Whether you’re a company engaging contractors or an individual operating through a limited company, an HMRC IR35 investigation can be a stressful experience.

These investigations scrutinise working arrangements to ensure they comply with the IR35 regulations, which distinguish between genuine self-employment and disguised employment.

In this article, I’ll provide a comprehensive overview of the IR35 investigation process, relevant to both ends of the contracting spectrum. I’ll explore HMRC’s approach, common challenges, and effective strategies for managing an enquiry.

What Happens in an HMRC IR35 Investigation

What’s the IR35 Investigation Process?

(1) Receiving the Initial Letter from HMRC

You’ll receive a formal letter from HMRC, often titled ‘Check of Employer Records’. This letter requests specific documents related to a particular tax year, signalling the start of the investigation, and often focuses on your largest or longest-running contracts.

(2) Gathering Documents for Submission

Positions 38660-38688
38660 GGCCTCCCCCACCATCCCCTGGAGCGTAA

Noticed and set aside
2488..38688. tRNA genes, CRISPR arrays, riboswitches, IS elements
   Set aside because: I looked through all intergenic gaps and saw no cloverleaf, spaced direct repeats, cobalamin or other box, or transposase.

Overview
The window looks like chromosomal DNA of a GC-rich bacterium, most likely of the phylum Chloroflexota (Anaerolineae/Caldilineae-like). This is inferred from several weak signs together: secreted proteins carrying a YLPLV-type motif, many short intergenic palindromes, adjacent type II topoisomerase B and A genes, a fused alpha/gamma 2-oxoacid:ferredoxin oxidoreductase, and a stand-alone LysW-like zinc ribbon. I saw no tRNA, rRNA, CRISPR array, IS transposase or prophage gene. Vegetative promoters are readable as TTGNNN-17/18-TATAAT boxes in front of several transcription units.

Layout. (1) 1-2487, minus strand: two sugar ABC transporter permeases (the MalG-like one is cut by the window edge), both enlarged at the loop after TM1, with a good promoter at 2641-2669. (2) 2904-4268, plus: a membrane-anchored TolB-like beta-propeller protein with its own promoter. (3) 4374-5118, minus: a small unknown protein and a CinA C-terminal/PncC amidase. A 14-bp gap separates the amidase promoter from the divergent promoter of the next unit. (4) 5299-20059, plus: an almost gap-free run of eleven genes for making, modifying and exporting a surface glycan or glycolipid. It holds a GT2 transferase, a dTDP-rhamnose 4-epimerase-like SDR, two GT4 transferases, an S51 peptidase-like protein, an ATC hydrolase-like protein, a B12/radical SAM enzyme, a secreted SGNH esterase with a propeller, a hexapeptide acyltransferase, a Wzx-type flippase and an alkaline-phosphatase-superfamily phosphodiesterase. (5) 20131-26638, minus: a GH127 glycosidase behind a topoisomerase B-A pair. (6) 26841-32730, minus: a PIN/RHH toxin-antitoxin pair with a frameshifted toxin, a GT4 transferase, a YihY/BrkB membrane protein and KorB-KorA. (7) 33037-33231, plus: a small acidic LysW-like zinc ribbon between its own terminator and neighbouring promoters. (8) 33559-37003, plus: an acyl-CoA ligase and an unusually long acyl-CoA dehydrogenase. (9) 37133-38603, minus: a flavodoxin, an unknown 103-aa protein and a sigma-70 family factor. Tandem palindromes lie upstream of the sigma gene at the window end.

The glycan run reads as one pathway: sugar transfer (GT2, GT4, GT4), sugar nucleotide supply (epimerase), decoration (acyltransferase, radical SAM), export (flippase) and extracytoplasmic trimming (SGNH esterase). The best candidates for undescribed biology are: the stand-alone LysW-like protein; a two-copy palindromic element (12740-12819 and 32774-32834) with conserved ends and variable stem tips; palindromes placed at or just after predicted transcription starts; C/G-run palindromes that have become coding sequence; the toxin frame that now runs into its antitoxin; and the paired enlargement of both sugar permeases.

After you get the letter, you’ll need to collect a range of documents. HMRC will usually ask for your contracts, a list of payments you’ve received, and any invoices you’ve sent. You should also provide any additional documents like job descriptions and handbooks from your clients. Make sure to have everything well-organised before sending it off.

(3) Fact-Finding Stage

HMRC will scrutinise your documents, looking for employment indicators such as mutuality of obligation, control, and right of substitution. They may issue detailed questionnaires to you and your end client, comparing responses to identify discrepancies.

(4) Further Correspondence or Meetings

Expect follow-up queries from HMRC. While they may suggest a face-to-face meeting, we typically advise keeping all communication in writing to maintain a clear audit trail.

(5) Receiving a Determination Letter

HMRC will issue a decision letter. If they deem you ‘inside IR35’, they’ll provide a breakdown of additional tax and National Insurance due, often with interest added.

(6) Options After the Determination

You have 30 days to appeal HMRC’s decision. Options include requesting an internal review, using HMRC’s Alternative Dispute Resolution service, or appealing to the First-tier Tax Tribunal.

Face-to-Face Meetings during IR35 Investigations

Although it is within your rights to refuse a face-to-face meeting, accepting HMRC’s invitation may lead to your enquiry being concluded more quickly.

The main purpose of these meetings is for HMRC to explore the details of the relationship between yourself and the client. HMRC will spend time examining written contracts, including the terms and conditions, to form a picture of the way you’ve been working.